Bicycle winter bicycles

Published on October 31st, 2012 | by James Ayre

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Heated Bike Lanes For Drier And Safer Winter Biking Being Considered By Dutch Towns

October 31st, 2012 by

 
Heated bike paths are currently being considered as a solution to winter snow cover in some regions of the Netherlands. Such paths would result in drier, easier bike commutes during the winter… and likely increased biking during that time of the year. On the other hand, they also seem like an extravagant waste of energy to some, but compared to what? There are already considerable human and economic resources put into salting roads during the winter, and this practice also has many negative environmental impacts. Maybe heated bike lanes could be an improvement over current practices? They could also get more people out of cars, which would be a big plus.

In a new report from the Netherlands De Telegraaf news site, the Dutch Cyclists Union has been enthusiastically endorsing the possibility of roadways being warmed up by heated underground pipes. According to them, this would result in more bicyclists choosing to ride during the winter, and would reduce accidents caused by snowy and icy roads. It would also help to keep more cars off the roadways.

Currently, the province of Utrecht is considering these passively-warmed bike lanes, and also the town of Zutphen.


 
“The cost is estimated to be between U.S. $25 – 50,000 per kilometer of heated bike path. Marcel Boerefijn of the engineering firm Tauw said in one news report that the pipes for the heated bike paths would have to run as deep as 50 meters down, which is why the cost per kilometer of lane is so high. Heat generated during the summer months would be collected and stored, and used to de-ice and warm the paths in the winter.”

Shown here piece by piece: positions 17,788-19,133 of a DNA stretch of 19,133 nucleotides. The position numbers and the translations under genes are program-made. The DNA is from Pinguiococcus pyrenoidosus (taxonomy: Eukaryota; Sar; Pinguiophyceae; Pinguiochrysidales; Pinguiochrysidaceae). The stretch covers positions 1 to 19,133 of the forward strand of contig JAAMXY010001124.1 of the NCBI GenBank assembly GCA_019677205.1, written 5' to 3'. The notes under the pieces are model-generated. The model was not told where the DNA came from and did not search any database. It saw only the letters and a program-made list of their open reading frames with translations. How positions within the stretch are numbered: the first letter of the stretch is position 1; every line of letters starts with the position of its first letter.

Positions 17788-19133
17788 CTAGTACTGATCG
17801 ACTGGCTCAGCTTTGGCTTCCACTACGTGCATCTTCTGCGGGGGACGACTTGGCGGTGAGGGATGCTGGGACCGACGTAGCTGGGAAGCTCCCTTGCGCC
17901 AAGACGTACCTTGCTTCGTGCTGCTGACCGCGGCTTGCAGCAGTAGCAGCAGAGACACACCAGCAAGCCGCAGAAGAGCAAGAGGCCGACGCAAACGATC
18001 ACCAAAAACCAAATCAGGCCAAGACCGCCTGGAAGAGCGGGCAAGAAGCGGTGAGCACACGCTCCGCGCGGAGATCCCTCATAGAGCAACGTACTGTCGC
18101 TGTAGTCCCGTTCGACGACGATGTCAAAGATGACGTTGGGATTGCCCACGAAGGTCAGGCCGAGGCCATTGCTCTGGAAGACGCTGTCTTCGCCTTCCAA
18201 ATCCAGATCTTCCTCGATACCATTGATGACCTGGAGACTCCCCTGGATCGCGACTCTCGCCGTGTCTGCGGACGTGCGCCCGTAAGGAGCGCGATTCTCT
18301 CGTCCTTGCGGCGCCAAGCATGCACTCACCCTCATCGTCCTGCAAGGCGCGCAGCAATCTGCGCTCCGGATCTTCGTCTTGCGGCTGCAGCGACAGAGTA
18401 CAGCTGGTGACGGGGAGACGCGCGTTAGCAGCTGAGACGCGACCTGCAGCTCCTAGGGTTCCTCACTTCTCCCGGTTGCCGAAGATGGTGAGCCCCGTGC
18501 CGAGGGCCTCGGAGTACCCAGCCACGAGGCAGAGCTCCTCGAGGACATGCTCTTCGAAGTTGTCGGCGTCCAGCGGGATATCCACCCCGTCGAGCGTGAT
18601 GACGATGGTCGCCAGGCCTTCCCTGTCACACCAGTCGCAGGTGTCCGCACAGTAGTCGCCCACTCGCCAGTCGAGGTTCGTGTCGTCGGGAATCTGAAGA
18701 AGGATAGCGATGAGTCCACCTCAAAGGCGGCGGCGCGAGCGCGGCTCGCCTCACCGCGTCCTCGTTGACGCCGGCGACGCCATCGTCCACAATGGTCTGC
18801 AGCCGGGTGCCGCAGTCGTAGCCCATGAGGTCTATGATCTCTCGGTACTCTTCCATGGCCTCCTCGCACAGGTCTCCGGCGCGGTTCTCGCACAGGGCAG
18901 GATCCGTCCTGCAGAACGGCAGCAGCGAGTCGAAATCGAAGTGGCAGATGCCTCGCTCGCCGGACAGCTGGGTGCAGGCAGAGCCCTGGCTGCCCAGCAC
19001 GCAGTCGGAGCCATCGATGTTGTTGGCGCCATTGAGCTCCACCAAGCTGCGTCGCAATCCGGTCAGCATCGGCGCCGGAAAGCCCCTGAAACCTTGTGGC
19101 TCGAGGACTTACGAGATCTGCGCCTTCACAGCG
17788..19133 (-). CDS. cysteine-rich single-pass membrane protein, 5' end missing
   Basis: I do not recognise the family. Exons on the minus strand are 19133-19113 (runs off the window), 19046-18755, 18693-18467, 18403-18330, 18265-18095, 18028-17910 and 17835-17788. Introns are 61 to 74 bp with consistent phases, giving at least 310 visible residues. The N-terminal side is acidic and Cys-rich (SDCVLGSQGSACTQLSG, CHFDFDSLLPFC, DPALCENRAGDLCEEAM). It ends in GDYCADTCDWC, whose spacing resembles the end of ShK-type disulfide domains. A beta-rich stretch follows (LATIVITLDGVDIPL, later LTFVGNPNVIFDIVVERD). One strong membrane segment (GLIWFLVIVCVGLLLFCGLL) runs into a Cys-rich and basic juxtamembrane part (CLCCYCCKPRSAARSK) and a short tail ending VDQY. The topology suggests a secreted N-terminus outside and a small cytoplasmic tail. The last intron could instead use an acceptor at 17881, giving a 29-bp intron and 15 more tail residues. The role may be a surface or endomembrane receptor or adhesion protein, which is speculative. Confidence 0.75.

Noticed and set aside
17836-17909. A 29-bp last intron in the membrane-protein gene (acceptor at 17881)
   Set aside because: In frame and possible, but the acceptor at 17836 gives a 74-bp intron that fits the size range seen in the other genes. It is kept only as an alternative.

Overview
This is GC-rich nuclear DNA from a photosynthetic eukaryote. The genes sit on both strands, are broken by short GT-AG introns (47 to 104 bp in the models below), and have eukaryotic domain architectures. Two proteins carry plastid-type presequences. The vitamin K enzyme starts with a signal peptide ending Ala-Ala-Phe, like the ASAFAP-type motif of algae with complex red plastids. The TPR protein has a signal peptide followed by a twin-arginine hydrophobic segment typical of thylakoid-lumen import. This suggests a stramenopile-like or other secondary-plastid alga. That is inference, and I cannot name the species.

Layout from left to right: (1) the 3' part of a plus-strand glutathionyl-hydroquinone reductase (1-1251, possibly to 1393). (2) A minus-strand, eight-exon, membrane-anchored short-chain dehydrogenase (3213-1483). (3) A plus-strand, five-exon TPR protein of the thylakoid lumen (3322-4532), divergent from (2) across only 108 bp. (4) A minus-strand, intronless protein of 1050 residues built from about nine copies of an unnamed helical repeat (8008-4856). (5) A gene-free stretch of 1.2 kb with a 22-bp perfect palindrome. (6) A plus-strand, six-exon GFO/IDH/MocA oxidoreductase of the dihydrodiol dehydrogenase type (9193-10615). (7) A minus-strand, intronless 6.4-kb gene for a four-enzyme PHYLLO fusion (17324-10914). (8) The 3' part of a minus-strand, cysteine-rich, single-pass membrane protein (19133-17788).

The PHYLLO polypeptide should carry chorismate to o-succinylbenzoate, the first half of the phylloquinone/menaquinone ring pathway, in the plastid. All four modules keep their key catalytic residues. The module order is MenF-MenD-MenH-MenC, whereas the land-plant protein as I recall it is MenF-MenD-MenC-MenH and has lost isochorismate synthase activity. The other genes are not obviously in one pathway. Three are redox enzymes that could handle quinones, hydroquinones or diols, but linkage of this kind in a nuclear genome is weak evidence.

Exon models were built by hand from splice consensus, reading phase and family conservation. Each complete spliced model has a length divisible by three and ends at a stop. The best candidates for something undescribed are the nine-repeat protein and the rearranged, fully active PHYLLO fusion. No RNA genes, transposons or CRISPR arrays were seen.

As Boerefijn notes, though, even though the installation costs may be high, they will likely lead to cost savings. This is primarily because of less money being spent on the salt and straw used on roads during winter, but also because of reduced accident costs.

This is the sort of technology that could potentially be more effective/efficient/cheaper than current practices, but that because of common misperceptions may never be adopted. I’m undecided on it myself, waiting to see it put into practice on a small scale to observe the effects. What do you think?

Source: TreeHugger
Image Credits: studiozelden.nl via CC BY-SA 2.0 license

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About the Author

's background is predominantly in geopolitics and history, but he has an obsessive interest in pretty much everything. After an early life spent in the Imperial Free City of Dortmund, James followed the river Ruhr to Cofbuokheim, where he attended the University of Astnide. And where he also briefly considered entering the coal mining business. He currently writes for a living, on a broad variety of subjects, ranging from science, to politics, to military history, to renewable energy. You can follow his work on Google+.



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